It's hard enough to deal with the emotional impact of a broken relationship. Unfortunately, you may also find yourself in a financial crisis at the same time. You've been splitting the rent on that sweet little two bedroom for years--but now you suddenly find yourself paying for two. And your landlord doesn't care a bit about your current relationship status when it comes to your lease.
"A divorce is not grounds for breaking a lease. Neither is two people breaking up." says New York real estate agent Shawn Zade. "They are financially responsible until the end of the lease to pay the rent."
Even if you both signed the lease, that doesn't mean you're only responsible for your half.
"Both parties are always responsible for the full rental payment," says Zade. "The landlord will go after any of the two people to get the money owed. Therefore, if he can only locate the wife, then he will sue her for the full rent."
So what are your options if you can't afford to pay and stay, but find yourself handcuffed to a lease? Well, some landlords may allow you to sublet the place until your lease expires--though you'll probably need special permission first. (Often the subletter will have to go through the same application process you did to get the place.) Others may allow you to break the lease, if you're able to find an acceptable replacement tenant. (I've done this often--usually because of a sudden job opportunity that required me to move right away.)
If you prefer to remain in the apartment or just don't have anywhere else to go, you might see if it's okay to bring in a roommate (with the landlord's permission) or ask for a fifteen day extension to come up with the rent--if your current situation came on suddenly and you don't have the cash.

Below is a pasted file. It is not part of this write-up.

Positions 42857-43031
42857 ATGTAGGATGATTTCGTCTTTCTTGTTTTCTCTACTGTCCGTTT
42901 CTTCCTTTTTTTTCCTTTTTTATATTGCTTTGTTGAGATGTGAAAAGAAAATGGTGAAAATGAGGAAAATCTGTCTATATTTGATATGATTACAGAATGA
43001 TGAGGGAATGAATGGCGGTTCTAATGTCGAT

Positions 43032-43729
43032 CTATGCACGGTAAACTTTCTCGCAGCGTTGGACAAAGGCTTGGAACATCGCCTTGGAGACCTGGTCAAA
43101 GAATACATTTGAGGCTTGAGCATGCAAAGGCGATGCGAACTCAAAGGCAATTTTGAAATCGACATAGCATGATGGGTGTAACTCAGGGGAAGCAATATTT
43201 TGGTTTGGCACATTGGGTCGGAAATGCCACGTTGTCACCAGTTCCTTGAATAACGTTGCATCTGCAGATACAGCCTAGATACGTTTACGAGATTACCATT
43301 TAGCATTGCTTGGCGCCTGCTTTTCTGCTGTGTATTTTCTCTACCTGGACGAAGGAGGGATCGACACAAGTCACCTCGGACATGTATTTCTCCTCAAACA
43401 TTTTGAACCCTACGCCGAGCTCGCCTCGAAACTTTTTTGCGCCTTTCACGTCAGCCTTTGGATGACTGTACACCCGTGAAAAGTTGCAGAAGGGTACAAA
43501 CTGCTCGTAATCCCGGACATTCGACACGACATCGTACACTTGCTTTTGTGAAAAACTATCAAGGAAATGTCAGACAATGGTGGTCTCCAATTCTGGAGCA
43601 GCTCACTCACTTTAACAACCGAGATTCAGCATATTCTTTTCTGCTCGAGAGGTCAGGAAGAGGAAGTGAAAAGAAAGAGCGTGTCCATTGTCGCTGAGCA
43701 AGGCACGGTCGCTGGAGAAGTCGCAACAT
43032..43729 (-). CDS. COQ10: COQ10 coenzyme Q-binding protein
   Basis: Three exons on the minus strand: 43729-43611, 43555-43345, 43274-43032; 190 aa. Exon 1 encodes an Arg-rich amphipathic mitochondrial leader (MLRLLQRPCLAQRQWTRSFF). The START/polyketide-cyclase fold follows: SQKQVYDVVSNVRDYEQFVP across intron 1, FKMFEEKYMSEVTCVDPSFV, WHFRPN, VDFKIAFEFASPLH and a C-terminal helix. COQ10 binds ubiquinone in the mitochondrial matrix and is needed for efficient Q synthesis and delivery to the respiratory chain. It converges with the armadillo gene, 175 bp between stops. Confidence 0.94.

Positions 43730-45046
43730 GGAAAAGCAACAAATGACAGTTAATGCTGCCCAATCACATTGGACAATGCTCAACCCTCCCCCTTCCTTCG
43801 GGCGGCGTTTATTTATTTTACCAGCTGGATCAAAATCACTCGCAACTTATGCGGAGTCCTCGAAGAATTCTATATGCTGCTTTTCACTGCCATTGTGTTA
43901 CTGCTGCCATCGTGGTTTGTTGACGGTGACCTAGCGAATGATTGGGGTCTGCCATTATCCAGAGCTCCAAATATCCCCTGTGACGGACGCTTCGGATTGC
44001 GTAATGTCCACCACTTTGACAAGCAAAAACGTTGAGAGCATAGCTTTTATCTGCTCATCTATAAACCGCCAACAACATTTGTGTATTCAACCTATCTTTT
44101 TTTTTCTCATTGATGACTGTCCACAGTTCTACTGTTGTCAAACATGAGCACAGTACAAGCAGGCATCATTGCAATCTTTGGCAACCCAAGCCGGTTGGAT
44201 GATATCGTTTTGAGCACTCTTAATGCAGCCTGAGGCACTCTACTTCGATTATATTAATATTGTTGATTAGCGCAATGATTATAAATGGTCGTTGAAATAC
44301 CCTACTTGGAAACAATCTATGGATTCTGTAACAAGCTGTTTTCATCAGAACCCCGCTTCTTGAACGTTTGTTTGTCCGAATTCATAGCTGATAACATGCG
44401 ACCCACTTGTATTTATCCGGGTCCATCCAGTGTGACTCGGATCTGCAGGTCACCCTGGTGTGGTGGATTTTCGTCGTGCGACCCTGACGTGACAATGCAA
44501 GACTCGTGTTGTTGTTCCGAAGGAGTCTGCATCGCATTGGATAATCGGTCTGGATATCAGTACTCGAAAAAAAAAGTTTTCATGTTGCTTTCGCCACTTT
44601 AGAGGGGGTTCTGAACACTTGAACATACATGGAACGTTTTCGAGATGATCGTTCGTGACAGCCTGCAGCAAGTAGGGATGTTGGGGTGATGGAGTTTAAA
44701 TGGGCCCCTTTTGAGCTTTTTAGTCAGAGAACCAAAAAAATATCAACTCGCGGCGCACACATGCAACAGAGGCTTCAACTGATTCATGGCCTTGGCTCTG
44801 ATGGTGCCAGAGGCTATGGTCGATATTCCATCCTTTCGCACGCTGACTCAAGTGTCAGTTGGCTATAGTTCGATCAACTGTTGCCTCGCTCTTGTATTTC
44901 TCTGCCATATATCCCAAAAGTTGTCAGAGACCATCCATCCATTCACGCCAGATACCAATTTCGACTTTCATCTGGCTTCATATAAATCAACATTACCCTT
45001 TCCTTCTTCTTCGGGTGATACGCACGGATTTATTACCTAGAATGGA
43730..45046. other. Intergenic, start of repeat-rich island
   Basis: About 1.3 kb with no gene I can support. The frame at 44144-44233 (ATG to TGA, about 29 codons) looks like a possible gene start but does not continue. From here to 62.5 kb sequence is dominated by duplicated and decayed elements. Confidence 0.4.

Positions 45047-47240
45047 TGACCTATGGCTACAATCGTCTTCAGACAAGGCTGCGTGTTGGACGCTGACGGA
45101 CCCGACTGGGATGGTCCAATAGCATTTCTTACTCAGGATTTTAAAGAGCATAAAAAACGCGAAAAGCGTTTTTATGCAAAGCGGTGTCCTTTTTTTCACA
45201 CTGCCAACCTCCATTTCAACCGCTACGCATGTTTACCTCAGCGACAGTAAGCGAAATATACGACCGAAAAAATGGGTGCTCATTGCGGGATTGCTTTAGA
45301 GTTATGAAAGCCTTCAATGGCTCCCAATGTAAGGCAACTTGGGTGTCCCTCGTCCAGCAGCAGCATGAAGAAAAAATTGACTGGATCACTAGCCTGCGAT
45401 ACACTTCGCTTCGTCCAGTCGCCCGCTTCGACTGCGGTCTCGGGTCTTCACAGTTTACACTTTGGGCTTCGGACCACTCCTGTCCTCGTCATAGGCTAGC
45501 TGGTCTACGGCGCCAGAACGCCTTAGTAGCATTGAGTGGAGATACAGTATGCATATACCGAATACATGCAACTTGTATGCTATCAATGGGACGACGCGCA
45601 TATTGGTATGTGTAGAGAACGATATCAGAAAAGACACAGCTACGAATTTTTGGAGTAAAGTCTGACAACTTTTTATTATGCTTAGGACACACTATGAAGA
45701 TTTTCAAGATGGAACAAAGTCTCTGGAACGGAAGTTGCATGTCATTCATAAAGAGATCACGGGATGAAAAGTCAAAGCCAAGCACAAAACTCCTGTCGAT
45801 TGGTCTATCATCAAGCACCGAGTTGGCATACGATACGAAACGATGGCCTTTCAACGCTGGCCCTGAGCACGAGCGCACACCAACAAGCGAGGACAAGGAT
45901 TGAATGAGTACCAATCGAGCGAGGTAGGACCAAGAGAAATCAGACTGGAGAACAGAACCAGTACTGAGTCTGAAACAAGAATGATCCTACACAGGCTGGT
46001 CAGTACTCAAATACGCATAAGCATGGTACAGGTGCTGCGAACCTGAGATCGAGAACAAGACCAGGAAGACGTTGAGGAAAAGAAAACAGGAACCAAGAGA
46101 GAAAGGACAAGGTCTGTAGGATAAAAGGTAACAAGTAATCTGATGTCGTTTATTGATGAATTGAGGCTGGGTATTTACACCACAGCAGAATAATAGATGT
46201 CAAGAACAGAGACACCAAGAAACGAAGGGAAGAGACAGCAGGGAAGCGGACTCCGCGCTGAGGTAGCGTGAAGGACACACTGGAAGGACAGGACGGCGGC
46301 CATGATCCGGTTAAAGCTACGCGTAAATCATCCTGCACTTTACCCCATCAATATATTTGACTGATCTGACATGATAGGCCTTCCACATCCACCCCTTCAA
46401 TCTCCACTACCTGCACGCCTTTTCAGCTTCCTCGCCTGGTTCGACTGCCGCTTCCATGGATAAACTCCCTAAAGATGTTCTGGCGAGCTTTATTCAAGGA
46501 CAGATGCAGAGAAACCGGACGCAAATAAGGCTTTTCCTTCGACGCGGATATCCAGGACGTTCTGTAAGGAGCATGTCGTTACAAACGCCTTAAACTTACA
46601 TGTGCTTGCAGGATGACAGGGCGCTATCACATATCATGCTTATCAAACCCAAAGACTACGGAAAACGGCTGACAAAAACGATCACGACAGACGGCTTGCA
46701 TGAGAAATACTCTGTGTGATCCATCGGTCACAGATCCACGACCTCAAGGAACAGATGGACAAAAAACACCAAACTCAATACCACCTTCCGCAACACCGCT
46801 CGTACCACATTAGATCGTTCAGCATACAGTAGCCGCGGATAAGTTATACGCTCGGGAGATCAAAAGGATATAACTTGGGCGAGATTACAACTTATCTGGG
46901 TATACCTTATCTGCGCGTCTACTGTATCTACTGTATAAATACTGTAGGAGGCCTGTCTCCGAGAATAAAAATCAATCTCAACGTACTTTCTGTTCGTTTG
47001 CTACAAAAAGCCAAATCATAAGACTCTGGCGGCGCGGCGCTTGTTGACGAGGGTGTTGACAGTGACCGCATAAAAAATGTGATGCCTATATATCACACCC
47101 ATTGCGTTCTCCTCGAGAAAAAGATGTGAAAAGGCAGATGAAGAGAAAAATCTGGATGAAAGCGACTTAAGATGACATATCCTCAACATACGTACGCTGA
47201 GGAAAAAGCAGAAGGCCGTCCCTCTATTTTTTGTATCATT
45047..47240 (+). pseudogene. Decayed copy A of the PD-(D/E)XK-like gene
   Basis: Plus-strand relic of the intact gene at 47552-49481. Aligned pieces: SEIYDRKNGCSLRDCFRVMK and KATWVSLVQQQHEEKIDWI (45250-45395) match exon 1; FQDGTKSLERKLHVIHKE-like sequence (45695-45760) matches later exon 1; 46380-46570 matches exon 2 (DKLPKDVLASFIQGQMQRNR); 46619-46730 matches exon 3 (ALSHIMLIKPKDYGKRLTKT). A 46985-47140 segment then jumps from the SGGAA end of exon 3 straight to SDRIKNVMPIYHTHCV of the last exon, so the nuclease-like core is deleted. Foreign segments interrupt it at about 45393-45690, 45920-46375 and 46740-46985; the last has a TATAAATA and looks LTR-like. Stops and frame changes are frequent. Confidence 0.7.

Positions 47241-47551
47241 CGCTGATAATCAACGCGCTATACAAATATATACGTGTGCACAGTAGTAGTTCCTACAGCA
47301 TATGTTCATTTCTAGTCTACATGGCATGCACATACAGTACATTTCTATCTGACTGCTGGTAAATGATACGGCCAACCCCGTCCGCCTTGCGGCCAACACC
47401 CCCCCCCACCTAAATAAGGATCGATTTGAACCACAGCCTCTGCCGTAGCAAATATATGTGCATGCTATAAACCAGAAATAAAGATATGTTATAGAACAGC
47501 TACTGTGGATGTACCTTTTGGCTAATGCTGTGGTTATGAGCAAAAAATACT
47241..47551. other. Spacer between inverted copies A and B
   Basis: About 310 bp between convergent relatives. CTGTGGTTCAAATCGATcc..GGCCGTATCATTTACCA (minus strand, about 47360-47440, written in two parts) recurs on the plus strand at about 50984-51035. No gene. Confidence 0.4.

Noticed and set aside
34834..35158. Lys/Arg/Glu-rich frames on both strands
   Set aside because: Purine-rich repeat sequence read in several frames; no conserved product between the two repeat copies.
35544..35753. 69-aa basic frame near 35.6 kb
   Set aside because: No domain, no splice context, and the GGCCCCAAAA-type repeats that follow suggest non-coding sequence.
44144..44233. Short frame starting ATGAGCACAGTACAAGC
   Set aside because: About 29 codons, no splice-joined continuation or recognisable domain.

"If you know you're in trouble, talk to the landlord ASAP," suggests Nancy Fagan, owner of The Divorce Help Clinic. "Before your meeting, you need to be prepared with a list of possible options to discuss with your landlord. Having a plan will show that you are committed to paying rent and sometimes that’s enough to make the landlord more willing to work with you until your situation improves."
And through it all, Fagan adds, take care of your emotional needs as well as your financial ones.
"By nature, women are nesters and work hard to make their house a home," says Fagan. "When divorce happens, the process of dismantling personal effects, carefully gathered and arranged through time can be heart wrenching. Packing stirs up feelings of loss surrounding the dreams of a life together that have ended. Packing under these conditions requires thoughtful and deliberate steps."